Nearly 60 percent of the hotel rooms in Norway’s oil capital of Stavanger were vacant last month. Diving oil prices, cost-cutting in the oil sector and a big increase in hotel capacity were being blamed for the high vacancy rate.
The economic downturn caused by the slowdown in the oil industry continued in full force last month, reports newspaper Dagens Næringsliv (DN). An 18 percent increase in the supply of available hotel rooms came at a time when there was no increase in the number of hotel guests. That in turn led to reductions in room rates and an 18 percent revenue decline in the Stavanger region’s hotel business.
“Stavanger hotels have surfed on the oil wave for many years,” Wenche Salthella of the travel division of employers’ organization NHO told DN. “Now that much of that traffic disappears, hotels need to work harder towards the holiday market instead of the business market.”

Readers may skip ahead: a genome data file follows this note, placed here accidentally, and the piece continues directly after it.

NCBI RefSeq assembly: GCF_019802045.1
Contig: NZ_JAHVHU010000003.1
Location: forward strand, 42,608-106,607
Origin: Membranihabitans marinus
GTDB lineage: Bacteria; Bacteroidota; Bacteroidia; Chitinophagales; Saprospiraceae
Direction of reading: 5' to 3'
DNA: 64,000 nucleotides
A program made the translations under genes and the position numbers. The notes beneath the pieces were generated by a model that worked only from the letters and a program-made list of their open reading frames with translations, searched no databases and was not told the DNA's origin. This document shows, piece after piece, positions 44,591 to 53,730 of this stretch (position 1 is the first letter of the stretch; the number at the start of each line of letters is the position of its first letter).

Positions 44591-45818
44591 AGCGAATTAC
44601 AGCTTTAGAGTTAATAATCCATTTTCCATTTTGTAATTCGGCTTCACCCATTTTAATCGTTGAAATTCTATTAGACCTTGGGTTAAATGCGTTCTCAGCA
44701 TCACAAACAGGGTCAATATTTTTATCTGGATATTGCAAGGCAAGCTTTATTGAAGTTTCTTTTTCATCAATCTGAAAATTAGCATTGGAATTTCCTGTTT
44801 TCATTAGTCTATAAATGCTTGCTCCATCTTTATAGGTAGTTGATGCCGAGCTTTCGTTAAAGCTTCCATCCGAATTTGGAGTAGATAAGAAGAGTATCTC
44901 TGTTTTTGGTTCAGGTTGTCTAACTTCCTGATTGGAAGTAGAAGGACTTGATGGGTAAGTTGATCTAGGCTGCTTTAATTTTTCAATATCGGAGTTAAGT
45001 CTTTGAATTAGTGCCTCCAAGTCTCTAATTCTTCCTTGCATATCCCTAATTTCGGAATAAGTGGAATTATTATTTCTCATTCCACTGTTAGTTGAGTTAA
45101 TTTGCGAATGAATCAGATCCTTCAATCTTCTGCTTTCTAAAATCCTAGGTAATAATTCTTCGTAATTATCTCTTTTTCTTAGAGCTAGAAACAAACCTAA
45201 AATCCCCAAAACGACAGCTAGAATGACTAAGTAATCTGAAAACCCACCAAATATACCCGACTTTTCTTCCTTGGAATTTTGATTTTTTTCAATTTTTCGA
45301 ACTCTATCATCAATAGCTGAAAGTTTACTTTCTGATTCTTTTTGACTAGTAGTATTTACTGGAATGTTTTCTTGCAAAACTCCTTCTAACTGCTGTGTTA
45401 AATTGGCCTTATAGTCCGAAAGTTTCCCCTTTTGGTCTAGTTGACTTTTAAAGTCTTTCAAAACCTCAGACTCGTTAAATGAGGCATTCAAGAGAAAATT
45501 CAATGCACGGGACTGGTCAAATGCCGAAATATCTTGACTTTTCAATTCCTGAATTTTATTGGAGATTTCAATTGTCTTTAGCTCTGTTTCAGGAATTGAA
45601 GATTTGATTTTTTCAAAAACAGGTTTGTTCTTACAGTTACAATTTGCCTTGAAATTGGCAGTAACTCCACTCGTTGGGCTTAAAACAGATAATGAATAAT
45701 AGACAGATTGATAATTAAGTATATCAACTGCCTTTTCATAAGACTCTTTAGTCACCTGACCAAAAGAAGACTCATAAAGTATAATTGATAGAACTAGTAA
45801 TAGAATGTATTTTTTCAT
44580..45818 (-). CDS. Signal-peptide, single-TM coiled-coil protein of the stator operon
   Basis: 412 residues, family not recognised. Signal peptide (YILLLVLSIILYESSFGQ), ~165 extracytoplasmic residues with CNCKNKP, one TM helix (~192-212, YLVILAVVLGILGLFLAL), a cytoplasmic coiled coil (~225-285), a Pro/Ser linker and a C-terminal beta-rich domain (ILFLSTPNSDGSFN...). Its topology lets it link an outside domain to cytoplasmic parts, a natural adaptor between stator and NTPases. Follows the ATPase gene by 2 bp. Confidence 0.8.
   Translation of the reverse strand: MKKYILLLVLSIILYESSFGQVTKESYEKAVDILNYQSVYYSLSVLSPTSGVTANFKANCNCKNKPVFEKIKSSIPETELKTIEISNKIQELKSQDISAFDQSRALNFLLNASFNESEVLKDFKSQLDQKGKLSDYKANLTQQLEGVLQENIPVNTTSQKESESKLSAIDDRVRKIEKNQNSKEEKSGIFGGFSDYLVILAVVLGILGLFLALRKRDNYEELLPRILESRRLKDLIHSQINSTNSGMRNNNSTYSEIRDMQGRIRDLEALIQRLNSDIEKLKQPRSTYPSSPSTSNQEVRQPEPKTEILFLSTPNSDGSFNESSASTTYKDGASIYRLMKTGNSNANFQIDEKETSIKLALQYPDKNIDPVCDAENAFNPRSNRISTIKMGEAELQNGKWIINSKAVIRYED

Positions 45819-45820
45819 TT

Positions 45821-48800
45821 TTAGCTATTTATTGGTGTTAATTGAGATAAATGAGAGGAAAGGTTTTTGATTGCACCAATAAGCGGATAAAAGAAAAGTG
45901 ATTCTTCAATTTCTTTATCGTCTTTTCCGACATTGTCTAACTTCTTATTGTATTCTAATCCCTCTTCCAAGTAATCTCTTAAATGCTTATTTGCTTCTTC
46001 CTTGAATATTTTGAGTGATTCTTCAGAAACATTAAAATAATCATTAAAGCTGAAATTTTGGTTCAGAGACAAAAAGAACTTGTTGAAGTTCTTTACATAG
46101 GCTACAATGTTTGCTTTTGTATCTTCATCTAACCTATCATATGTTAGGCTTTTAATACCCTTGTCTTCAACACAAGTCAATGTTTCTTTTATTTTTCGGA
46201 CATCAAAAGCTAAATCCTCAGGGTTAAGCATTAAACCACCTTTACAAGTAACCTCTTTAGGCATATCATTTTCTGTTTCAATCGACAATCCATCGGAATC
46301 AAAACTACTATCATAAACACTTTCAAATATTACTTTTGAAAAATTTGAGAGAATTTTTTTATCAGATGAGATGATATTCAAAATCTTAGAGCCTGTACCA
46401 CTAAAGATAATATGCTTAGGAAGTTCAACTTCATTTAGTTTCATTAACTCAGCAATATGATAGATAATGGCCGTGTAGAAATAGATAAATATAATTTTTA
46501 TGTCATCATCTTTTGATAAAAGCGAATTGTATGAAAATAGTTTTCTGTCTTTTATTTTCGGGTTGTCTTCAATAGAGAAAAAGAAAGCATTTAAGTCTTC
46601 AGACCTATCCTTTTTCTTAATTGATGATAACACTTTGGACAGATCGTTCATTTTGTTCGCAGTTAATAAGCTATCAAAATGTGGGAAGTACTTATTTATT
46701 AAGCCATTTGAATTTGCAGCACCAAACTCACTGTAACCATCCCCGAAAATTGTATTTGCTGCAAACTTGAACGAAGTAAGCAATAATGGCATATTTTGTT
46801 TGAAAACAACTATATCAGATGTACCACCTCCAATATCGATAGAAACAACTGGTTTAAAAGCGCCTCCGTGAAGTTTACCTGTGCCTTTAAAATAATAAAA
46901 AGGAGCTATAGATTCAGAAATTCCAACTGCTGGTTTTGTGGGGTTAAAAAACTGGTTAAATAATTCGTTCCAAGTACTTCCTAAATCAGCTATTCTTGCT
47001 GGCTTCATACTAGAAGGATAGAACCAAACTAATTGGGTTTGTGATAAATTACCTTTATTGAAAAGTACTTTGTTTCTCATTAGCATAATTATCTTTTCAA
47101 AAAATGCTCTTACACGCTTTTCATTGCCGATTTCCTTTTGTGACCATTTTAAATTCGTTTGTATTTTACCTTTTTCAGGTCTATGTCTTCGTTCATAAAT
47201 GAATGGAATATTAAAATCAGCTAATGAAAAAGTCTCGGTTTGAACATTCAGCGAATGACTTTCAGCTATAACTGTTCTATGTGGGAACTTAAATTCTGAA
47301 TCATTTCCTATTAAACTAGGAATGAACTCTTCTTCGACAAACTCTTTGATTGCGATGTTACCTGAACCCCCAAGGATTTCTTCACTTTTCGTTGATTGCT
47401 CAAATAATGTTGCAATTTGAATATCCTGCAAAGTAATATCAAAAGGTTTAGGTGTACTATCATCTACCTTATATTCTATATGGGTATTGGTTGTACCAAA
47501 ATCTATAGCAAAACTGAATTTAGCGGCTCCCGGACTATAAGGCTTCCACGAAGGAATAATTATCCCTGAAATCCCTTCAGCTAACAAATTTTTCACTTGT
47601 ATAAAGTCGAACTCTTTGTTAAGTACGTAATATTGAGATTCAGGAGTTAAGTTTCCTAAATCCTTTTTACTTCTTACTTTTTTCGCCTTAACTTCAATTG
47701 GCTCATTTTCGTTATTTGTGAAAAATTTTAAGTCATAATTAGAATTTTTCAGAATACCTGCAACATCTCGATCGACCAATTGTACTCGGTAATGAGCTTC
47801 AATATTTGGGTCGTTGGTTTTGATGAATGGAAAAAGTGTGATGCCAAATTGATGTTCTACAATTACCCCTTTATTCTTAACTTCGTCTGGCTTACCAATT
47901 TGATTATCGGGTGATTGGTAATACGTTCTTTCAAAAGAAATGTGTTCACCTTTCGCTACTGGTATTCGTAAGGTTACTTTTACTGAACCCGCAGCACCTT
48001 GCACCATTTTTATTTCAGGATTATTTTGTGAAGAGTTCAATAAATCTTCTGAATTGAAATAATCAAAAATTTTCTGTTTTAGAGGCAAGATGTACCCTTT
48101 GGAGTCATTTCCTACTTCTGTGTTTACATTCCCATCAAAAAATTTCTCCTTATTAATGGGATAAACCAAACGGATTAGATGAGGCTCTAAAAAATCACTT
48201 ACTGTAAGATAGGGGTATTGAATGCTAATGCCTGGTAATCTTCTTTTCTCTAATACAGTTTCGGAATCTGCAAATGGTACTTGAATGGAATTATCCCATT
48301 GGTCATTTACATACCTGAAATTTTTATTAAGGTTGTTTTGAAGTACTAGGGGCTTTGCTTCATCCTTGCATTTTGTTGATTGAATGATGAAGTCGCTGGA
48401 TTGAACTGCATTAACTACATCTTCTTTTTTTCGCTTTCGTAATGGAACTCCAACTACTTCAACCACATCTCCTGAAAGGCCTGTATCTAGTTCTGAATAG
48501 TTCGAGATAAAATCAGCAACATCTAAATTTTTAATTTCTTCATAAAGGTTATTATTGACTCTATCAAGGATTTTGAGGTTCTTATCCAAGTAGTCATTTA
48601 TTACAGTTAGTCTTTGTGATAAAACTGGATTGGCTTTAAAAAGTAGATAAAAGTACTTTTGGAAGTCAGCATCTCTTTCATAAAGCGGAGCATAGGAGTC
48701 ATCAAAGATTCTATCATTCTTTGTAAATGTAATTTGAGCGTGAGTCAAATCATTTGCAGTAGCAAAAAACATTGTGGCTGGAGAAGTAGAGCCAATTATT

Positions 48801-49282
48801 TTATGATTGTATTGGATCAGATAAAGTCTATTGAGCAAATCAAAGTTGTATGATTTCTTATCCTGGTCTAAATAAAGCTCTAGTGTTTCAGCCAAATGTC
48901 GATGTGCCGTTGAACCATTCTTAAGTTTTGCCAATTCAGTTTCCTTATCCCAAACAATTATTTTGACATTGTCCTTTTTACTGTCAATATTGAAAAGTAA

Hotels hurting the most are those outside Stavanger’s popular city center. They would often take in guests who didn’t get rooms downtown, but now the centrally located hotels aren’t referring guests if they’re not fully booked themselves.
Last month’s decline is also likely tied to the long Christmas holidays, which cut into business traffic.